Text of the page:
I was intrigued to see 1969: Stonewall
— a comedy centering around the Stonewall riots written by Orlando author John Ryan and directed by local theater personality and impresario Michael Wanzie – just to see how Wanzie and Ryan would balance their irreverent comedic sense with such a sensitive topic. It consists of various monologues by its characters, including "Michael, a homosexual" (Ryan), "Anita, the Street Queen hustler" (Miles Berman), "April, a housewife" (Janine Klein), and "Elliott, age 11" (Josh Lefkowitz). They are, as you'd expect from this team, sharp, biting and full of innuendo.
Each character is introduced as someone who at first seems ambivalent toward the struggle faced by the LGBT community circa 1969, the year when most of the action in this play takes place. Its scenes are bookended by videos of news clips leading up to the 1969 Stonewall riots, which marked the beginning of the equality movement for the gay community, and as the show progresses, jokes about clueless johns, easy sex, frustrated housewifery and preteens who love Ethel Merman quickly give way to expressions of frustration, anger and fear. The stories are engaging and very human, and they arc quickly – almost too quickly. Michael's transition from a selfish hairdresser looking to get lucky to a socially conscious gay man happens in what feels like the blink of an eye. And Elliott and April go from zero communication to acceptance and understanding with almost no transition. Some of the characters who are introduced early on – all of the straight men, basically – never develop in any meaningful way, so they remain caricatures of what straight men in 1969 might be (angry/frustrated cops, angry/frustrated husbands, mostly). As a result, the play feels a little but rushed and almost unfinished – there's a lot of material to be mined here, but can it really mine effectively in just 60 minutes?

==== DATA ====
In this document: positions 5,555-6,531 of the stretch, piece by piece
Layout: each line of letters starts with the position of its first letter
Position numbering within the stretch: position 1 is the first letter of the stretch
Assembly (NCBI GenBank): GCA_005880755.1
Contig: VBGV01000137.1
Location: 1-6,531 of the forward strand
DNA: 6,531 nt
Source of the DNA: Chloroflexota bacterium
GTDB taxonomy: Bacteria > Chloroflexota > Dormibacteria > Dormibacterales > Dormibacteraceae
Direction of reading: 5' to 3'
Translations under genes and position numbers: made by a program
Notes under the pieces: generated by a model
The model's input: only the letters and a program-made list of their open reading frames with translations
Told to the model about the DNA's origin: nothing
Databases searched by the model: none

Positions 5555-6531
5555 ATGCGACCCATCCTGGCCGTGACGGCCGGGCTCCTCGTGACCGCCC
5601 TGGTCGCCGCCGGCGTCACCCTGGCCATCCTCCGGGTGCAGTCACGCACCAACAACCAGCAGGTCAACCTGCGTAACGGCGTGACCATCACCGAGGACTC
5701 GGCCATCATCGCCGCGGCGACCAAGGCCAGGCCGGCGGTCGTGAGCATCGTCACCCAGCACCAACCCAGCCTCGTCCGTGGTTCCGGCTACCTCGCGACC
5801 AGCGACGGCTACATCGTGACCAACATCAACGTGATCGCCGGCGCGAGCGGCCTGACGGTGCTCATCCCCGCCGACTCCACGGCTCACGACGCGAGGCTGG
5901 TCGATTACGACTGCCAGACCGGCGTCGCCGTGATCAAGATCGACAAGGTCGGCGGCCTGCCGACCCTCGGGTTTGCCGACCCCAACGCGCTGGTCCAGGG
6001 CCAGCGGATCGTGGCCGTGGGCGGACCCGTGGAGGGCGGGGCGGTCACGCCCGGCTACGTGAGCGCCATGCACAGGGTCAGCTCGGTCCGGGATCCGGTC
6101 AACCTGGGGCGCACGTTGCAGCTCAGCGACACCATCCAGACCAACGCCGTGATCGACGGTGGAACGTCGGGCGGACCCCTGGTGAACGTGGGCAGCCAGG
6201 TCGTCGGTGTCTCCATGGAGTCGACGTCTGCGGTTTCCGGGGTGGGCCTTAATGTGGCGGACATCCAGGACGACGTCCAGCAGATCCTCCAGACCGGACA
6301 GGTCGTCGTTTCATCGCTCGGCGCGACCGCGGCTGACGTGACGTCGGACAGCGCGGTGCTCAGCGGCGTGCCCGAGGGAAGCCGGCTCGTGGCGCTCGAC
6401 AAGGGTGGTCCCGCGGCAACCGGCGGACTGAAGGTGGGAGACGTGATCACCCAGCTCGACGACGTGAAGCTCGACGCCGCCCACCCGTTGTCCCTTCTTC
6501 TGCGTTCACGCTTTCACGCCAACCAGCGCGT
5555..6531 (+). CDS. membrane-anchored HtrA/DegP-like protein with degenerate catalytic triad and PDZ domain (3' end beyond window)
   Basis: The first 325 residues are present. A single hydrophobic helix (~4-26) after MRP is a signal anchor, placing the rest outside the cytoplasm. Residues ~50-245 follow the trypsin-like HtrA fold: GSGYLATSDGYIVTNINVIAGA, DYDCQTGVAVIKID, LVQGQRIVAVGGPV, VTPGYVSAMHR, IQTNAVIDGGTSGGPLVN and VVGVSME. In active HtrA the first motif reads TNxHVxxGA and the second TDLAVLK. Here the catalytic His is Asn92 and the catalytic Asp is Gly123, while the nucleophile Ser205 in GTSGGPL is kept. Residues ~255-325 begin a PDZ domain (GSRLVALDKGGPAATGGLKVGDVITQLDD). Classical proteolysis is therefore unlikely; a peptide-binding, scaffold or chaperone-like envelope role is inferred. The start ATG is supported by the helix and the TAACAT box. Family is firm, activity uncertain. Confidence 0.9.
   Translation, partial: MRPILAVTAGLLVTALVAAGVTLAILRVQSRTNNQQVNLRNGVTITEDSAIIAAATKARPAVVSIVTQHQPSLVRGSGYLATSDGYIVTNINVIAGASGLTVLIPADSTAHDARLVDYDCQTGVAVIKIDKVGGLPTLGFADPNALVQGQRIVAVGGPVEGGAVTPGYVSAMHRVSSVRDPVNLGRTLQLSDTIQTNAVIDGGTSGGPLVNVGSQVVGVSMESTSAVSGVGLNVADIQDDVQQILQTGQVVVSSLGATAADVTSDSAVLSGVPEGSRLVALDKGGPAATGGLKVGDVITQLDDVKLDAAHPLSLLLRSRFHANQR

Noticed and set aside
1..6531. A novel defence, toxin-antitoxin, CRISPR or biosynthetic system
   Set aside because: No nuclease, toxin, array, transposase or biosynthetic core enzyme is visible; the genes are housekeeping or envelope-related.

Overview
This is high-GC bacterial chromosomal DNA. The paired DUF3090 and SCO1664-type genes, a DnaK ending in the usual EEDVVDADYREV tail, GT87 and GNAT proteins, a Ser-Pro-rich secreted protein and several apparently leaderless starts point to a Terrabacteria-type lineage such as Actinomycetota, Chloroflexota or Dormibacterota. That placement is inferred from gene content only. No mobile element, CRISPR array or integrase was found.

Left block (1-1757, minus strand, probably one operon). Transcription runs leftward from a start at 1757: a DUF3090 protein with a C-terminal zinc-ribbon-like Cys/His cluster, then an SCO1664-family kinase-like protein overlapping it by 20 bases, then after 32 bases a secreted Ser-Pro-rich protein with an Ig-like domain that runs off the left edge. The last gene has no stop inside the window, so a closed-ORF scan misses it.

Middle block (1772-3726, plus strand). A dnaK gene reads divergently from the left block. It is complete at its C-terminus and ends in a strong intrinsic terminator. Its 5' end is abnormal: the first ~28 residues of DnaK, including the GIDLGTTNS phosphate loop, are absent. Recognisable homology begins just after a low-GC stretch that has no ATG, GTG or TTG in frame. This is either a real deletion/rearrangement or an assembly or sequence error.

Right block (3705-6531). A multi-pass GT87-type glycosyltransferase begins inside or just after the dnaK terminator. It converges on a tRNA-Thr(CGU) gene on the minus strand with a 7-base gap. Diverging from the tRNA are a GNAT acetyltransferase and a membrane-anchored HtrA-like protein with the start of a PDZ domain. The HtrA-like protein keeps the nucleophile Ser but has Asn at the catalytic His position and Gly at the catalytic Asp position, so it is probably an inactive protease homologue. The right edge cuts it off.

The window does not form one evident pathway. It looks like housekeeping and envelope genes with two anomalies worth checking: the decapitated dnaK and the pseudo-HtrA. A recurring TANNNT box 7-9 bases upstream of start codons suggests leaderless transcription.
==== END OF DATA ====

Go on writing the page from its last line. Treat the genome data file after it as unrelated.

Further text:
It can be, for the most part. Under Wanzie's direction, Ryan and his cast do a good job engaging the audience and taking them along for the ride from early 1969 through the June 28 day when the first riots took place. But after that point, things rush along too quickly. One minute, it's 1969 and people are processing what the events that led to Stonewall mean to them – the next, it's five years later and everyone has moved on with their lives. Rushed as it feels toward the end, it's an interesting look at Stonewall from the perspective of a group of people who, for the most part, don't start out as interested parties – they're all bystanders who stumble across it in real life or on TV – but end up touched by it in a most unexpected way.
Length: 60 minutes